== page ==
International Journal of Anatomical Variations

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Julie Christy A* and Sathialakshmi V
 
Department of Anatomy, Shri Sathya Sai Medical College and Hospital, Ammapettai, Kancheepuram district, Tamil Nadu, India
 
*Correspondence: Julie Christy A, Department of Anatomy, Shri Sathya Sai Medical College and Hospital, Ammapettai, Kancheepuram district, Tamil Nadu, India, Tel: 04427484900, Email: [email protected]

Received Date: Dec 19, 2018 / Accepted Date: Feb 06, 2019 / Published Date: Feb 12, 2019

Citation: Christy AJ, Sathialakshmi V. Unilateral two headed plantaris muscle-A rare variation. Int J Anat Var. Mar 2019;12(1):015-016.

This open-access article is distributed under the terms of the Creative Commons Attribution Non-Commercial License (CC BY-NC) (http://creativecommons.org/licenses/by-nc/4.0/), which permits reuse, distribution and reproduction of the article, provided that the original work is properly cited and the reuse is restricted to noncommercial purposes. For commercial reuse, contact [email protected]

Abstract

Plantaris is a posterior compartment muscle of the leg which takes its origin in from the lateral supra condylar ridge of the Femur. The muscle is located behind the lateral head of Gastroncemius. The plantaris is a vestigial muscle in humans with a short muscle belly and long tendon. It gets itself attached with the medial side of the calcaneum. It takes its origin from a single head in the supra condylar line just medial to lateral head of gastrocnemius. We report a rare variation of unilateral variation of plantaris muscle with two heads. During the routine cadaveric dissection for Undergraduate teaching we observed in a 45-year-old male cadaver plantaris muscle with two heads. The right sided muscle had two heads, one head lying on the supracondylar line above the lateral condyle and second head lying on the oblique popliteal ligament. The muscle has its ligament fused with the tendon of gastrocnemius joins together to form the tendocalcanum. The insertion of plantaris was also noted at the at the point of insertion of Achilles tendon.

Keywords

Plantaris; Gastroncemius

Introduction

The plantaris muscle which is considered to a vestigial muscle in human beings may he absent in 10% of cases. The plantaris muscle consists of a small, thin muscle belly, and a long thin tendon that forms part of the posterosuperficial compartment of the calf. Together with the gastrocnemius, and soleus, they are collectively referred to as the triceps surae muscle. The anatomical presentation of the muscle is by the presence of the small belly with a long tendon. The insertion is at the medial surface of the tendocalcanuem and medial tuberosity of the calcaneum. Occasionally the tendon also joins with the Achilles tendon attaching itself to the calcaneum. The long tendon of plantaris also called as freshmen’s nerve, it is widely used as a tendon for graft in surgical procedures. Knowledge on Anatomy of the muscle is very essential for reconstructive surgeries.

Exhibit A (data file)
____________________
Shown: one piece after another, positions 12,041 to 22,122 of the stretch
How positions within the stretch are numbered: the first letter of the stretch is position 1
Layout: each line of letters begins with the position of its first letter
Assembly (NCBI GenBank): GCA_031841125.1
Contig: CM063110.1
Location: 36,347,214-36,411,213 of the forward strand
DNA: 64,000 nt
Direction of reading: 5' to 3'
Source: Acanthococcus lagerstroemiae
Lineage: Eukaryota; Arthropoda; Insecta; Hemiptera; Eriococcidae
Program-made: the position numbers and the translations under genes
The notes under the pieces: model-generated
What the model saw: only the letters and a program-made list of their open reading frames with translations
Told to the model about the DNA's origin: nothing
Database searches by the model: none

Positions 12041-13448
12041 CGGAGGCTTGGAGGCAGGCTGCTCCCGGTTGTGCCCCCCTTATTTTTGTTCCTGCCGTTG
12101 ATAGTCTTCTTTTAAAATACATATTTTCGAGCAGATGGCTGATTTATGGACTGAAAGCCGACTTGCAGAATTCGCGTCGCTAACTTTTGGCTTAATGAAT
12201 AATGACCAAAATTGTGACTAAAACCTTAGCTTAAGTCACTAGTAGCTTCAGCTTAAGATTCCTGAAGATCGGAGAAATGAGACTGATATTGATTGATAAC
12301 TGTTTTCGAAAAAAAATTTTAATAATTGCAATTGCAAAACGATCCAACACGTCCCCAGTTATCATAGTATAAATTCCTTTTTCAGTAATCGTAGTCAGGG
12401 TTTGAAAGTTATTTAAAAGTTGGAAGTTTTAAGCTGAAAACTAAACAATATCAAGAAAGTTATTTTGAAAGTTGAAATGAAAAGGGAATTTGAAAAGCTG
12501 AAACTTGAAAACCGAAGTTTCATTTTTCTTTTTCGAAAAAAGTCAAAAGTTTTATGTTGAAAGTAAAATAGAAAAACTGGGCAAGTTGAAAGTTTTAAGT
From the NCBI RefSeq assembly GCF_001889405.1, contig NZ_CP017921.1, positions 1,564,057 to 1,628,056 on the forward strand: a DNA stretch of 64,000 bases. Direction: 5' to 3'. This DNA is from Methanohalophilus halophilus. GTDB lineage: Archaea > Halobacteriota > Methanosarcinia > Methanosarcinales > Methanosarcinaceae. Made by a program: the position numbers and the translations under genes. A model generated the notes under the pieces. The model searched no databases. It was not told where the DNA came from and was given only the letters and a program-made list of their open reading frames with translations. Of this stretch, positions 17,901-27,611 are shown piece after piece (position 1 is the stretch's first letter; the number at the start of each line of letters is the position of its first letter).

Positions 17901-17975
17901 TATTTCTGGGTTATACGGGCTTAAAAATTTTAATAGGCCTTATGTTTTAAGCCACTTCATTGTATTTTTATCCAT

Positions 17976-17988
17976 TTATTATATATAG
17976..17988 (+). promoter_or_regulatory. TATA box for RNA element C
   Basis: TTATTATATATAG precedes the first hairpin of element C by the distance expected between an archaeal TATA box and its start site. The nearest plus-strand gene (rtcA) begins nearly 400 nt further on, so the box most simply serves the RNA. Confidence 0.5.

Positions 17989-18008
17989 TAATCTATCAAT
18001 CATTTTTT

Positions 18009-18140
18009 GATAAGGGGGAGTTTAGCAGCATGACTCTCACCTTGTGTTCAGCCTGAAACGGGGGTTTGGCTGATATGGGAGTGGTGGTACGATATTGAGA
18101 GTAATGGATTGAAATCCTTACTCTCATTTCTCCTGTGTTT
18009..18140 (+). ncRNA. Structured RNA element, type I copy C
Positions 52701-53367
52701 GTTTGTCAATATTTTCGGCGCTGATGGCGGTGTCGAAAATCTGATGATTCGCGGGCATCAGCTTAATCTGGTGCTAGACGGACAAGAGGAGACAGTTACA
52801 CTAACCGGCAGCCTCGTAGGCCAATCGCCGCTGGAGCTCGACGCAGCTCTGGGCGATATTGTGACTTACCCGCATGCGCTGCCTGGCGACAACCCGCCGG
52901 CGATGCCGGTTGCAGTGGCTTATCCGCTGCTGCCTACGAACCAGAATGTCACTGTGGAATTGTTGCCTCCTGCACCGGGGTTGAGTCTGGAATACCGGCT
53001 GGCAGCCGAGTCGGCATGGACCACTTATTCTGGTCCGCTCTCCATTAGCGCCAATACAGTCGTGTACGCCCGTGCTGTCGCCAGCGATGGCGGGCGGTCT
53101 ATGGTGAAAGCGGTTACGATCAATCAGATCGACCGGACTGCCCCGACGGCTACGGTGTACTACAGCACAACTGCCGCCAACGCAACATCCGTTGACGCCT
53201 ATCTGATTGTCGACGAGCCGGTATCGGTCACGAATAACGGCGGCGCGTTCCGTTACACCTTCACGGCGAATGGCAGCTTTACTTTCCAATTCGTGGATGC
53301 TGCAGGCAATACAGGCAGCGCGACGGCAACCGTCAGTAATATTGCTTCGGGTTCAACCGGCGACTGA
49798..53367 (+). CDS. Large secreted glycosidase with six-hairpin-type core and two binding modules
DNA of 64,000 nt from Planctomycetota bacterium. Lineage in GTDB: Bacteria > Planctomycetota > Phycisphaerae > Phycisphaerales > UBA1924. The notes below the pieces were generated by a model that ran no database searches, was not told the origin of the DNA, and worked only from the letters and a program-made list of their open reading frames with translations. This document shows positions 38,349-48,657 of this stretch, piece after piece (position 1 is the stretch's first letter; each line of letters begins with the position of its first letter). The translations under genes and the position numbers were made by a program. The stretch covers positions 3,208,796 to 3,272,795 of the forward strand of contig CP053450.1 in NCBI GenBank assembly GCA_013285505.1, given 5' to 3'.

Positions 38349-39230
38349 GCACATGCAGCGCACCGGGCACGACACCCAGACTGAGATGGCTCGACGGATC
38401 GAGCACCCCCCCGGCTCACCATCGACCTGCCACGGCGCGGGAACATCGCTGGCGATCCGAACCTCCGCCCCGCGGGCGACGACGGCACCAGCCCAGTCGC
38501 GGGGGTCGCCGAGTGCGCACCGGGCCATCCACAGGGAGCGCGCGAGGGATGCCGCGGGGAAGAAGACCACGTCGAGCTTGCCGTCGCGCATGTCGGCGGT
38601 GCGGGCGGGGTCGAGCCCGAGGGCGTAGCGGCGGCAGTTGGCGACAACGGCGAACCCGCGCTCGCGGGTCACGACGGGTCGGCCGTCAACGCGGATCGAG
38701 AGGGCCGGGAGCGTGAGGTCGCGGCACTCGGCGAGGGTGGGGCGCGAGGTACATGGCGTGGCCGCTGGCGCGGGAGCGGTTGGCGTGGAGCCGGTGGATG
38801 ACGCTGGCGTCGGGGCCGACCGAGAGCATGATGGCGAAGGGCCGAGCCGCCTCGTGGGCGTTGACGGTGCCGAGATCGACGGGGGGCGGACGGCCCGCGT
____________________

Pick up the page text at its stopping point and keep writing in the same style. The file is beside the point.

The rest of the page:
Cadaveric Case Presentation

We present a rare variation of two head origin of plantaris muscle in a 45-yearold male cadaver during routine cadaveric dissection for undergraduate teaching. The variation was observed in the right posterior compartment of the leg. The plantaris muscle on the other leg also was appearing fleshy tendon fused with tendons of gastrocnemius.

Observation

The right sided muscle had two heads with one head lying on the supracondylar line above the lateral condyle and second head lying on the oblique popliteal ligament. The popliteal artery was observed medial to the origin of plantaris. The tendon of the plantaris on both sides fused with the Achilles tendon and insertion was observed on the calacaneum. The tibial nerve, popliteal vein was also found medial to the point of origin of plantaris muscle.

The total length of the muscle was 18 inches and the length of the tendon fused with gastrocnemius muscle was 11 inches. The width of the tendon was 3 inches. The length of muscle belly is 7 inches (Table 1).

S. No Dimensions of plantaris observed Measurements in inches Measurements in cm
1 Length of the muscle from the site of origin 18 inches 45.72 cm
2 Length of the tendon of the muscle 11 inches 27.94
3 Length of the muscle belly 7 inches 17.78 cm
4 Width of the Achilles tendon 3 inches 7.6 cm
5 Ratio of the belly to the tendon   1:5